The US Army AH-64E Apache attack helicopter Version 6.5 upgrade aligns the entire E model fleet under the same software, streamlining training and maintenance while providing a pathway for sensor/capability parity.
The Apache Project Office (Apache PO) has steadily upgraded the Apache since it was first fielded in the 1980’s. The upgrades have produced the world’s premier attack helicopter which is used by the US Army and more than 16 allies around the globe.
The AH-64E Version 6.5 (V6.5), is the next version of the Apache Helicopter. It will include an upgraded software program to increase its survivability on the modern battlefield.
According to the article Apache helicopter on track for major upgrades by Belinda Bazinet, aligning with the Program Executive Office, Aviation common configuration strategy, V6.5 establishes a common Operational Flight Program software baseline across the Apache E model fleet.
“We’re very excited about the ongoing development of the V6.5 software as it paves the way for Apache modernization including the integration of the ITEP engine,” Col. Jay Maher, Apache project manager, said. “V6.5 aligns the entire E model fleet under the same software, streamlining training and maintenance while providing a pathway for sensor/capability parity.”
Other V6.5 technology enhancements and insertions include upgrades in lethality, survivability, situational awareness, navigation, and communication. It also introduces an Open Systems Interface (OSI). OSI is an initial step towards a more open systems architecture, which will ultimately allow rapid insertion of new technologies and enhanced capability in future updates. The Apache PO developed the V6.5 upgrades to address DOD security mandates, Army Aviation and Army Capabilities Manager (ACM) Attack/Recon priorities, and the 2019 Version 6 Follow-on Operational Test and Evaluation findings.
Although software heavy, V6.5 includes several hardware insertions, requiring a modification work order that will support the retrofit of all V4 series and V6 series Apache E-model aircraft to V6.5. To date, V6.5 has successfully completed its Systems Readiness Review, and the Preliminary Design Review. The next program major milestone, the first flight, is scheduled for fall of 2023. The V6.5 development program is slated to conclude in 2025 and version 6.5 fielding via aircraft retrofit is currently targeted to start in FY26.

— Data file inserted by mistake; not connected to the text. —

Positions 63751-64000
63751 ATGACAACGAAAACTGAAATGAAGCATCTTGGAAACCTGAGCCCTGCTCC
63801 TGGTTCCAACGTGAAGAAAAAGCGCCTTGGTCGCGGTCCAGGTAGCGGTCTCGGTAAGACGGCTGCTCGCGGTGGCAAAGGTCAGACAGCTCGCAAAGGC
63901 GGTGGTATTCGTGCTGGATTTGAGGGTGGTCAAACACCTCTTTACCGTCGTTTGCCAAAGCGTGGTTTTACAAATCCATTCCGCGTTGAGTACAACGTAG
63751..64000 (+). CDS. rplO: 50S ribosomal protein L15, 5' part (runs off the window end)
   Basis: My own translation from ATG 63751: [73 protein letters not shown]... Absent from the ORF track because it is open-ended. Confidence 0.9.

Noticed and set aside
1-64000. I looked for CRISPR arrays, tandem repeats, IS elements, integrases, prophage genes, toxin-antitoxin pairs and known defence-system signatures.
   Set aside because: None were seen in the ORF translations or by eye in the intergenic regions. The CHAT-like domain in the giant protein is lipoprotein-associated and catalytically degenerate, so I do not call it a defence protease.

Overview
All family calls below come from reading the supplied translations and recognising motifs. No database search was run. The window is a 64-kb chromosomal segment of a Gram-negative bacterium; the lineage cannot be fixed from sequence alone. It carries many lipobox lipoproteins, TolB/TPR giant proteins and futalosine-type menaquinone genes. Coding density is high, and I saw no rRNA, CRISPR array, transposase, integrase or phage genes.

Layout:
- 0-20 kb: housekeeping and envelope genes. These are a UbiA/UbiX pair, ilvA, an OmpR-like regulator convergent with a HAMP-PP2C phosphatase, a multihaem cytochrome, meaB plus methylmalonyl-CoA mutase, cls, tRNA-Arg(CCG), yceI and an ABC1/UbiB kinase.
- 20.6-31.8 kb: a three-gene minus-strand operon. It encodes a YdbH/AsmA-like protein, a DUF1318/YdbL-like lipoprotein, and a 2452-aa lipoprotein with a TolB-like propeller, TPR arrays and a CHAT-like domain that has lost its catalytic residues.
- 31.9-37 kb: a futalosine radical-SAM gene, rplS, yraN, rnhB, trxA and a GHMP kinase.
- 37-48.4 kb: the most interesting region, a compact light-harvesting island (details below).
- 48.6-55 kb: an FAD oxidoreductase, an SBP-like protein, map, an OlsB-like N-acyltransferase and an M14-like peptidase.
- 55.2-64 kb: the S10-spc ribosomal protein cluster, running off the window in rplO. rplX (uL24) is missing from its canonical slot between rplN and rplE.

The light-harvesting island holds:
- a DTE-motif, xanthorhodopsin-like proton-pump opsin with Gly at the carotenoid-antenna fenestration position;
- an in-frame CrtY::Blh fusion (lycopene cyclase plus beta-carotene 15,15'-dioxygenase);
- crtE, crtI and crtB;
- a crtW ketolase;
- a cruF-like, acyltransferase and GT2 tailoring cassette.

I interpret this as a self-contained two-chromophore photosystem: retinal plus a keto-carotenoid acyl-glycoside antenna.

In FY25, the Apache will receive additional software and hardware updates as it integrates the Improved Turbine Engine (ITE) for Developmental Testing (DT). Upon completion of the DT, the Apache will support the Advanced Turbine Engine (ATE) office in the Operational Test & Evaluation for the ITE program.
“We look forward to integrating this more capable engine onto the AH-64E and performing the necessary testing so one day we can get this into the hands of our warfighters,” Katie White, ITE Integration assistant product manager, said. “The Apache ITE Integration team has done a tremendous job collaborating with the V6.5 team, Aviation Turbine Engines Project Office, Boeing, General Electric, and other stakeholders to enable successful integration and qualification activities.”
The V6.5 is on schedule for the First Flight in the fall of 2023. The program is slated to conclude in 2025 and fielding via retrofit is currently targeted to start in FY26.
In addition to the V6.5, Boeing announced the Modernized Apache in October 2022, a Boeing concept aligned with the US Army’s future modernization efforts, keeping the AH-64 a relevant, multi-domain lethal combat-multiplier for US warfighters and international customers.
The AH-64 Apache was designed to be an extremely tough survivor under combat. The prototype Apache made its first flight in 1975 as the YAH-64, and in 1976, Hughes received a full-scale development contract. In 1982, the Army approved the program, now known as AH-64A Apache, for production. Deliveries began from the McDonnell Douglas plant at Mesa, Ariz., in 1984 — the year Hughes Helicopters became part of McDonnell Douglas.
A target acquisition and designation sight/pilot night-vision sensor and other advanced technologies added to its effectiveness in the ground support role. To reduce costs and simplify logistics, the Apache used the same T700 engines as the Army’s Sikorsky UH-60 Black Hawk utility helicopter and its naval cousin, the SH-60 Seahawk.
Photo credit: Sgt. Richard Jones / U.S. Army